The United States has imposed sanctions on the Iranian judge who sentenced a wrestling champion to death over his role in anti-government protests in 2018.
U.S. Secretary of State Mike Pompeo formally announced the sanctions against Judge Sayyed Mahmoud Sadati in a statement on September 24. He referred to the killing as an “unconscionable act” before calling on nations to “promote accountability for this regime.”
“Navid had previously competed in Iran’s National Wrestling Championship and he had so much more to accomplish in life,” Sec. Pompeo said in a statement. “Too often, the Iranian regime targets, arrests, and kills the brightest and most promising Iranians, thereby depriving Iran of its greatest asset – the skill and talent of its own people. Navid’s death must not be in vain: peace-loving nations should condemn his execution and Iran’s egregious human rights violations, and reaffirm respect for the freedom, dignity, and equality of every person.”
Afkari, 27, was executed in September after being sentenced to death for his alleged role in killing a security officer in Shiraz, Fars Province during summer 2018 protests in the province. However, according to Center for Human Rights in Iran (CHRI), there is evidence that he did not commit the alleged crime and that he was tortured during interrogation into giving a false “confession.”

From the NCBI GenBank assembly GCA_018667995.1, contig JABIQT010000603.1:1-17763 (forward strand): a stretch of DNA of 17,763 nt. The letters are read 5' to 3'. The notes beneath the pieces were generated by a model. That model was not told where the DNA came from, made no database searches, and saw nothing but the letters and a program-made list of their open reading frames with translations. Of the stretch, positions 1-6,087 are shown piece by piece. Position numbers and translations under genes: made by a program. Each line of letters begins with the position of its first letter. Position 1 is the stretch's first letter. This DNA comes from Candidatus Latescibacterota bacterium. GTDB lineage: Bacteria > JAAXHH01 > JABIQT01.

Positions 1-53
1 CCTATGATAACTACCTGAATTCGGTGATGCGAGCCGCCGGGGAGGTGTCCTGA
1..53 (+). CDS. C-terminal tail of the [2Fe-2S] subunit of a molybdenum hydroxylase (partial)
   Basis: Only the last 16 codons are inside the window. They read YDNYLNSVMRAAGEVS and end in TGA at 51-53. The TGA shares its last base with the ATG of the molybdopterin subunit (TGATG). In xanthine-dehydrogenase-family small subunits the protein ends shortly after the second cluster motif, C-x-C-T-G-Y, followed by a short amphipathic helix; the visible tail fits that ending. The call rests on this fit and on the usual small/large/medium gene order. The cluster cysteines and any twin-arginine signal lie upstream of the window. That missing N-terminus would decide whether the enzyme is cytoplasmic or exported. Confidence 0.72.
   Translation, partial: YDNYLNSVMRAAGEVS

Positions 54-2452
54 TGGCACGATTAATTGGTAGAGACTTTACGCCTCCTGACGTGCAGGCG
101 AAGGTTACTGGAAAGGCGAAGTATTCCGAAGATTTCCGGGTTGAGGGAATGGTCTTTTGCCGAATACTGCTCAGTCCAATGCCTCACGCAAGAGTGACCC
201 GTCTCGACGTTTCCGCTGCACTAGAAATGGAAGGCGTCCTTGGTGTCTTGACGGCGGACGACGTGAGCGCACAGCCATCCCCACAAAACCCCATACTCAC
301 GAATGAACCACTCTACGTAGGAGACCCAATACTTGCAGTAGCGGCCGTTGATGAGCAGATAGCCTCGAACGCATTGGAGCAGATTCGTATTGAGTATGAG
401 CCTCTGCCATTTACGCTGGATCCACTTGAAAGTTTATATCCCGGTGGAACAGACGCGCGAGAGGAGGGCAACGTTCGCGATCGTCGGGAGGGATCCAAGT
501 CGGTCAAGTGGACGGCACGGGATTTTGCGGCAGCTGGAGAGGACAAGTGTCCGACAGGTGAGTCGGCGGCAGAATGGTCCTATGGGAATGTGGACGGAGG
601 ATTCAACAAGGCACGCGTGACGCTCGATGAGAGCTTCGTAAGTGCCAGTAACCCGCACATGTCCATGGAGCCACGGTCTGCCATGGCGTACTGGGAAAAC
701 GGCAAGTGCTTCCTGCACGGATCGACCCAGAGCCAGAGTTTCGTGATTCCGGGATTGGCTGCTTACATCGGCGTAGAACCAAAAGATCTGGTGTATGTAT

The Iranian authorities are increasingly using death sentences to terrorize the population into remaining silent and end any further participation in peaceful protests,” said Hadi Ghaemi, executive director of the CHRI.
Afkari filed a complaint with the Iranian judiciary in September 2019 where he claimed that his confession was extracted through torture. Iran’s judiciary has denied the torture claims and instead opted to rebroadcast Afkari’s confession on state TV after President Trump took to social media to address Iran’s leadership.
Reports also suggest that Afkari was denied a family visit before the execution, despite it being required by law.
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